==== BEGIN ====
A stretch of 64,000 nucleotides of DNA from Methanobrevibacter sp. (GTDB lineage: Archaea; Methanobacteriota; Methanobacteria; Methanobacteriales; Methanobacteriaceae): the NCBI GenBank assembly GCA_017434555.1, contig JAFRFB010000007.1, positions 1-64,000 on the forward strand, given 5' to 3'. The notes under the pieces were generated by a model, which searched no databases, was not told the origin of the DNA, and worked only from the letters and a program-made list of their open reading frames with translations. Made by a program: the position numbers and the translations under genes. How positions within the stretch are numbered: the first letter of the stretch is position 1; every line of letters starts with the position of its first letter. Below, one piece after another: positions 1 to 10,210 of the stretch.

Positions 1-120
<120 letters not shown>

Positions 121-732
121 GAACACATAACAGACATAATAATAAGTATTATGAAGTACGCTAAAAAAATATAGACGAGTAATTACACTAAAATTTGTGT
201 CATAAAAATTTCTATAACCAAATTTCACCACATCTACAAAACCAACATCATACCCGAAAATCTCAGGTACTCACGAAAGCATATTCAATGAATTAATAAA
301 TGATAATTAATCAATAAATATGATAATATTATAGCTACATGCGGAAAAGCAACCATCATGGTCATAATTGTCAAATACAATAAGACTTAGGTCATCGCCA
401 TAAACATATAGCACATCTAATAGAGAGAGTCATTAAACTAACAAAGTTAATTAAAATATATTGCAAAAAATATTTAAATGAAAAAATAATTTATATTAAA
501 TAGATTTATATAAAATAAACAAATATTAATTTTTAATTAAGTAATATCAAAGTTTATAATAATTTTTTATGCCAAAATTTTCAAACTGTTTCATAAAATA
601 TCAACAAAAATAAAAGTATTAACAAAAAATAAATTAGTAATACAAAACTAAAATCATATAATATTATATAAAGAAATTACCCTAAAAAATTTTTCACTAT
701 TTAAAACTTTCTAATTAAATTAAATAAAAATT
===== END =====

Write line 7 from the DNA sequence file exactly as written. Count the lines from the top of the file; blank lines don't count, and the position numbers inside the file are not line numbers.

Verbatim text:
301 TGATAATTAATCAATAAATATGATAATATTATAGCTACATGCGGAAAAGCAACCATCATGGTCATAATTGTCAAATACAATAAGACTTAGGTCATCGCCA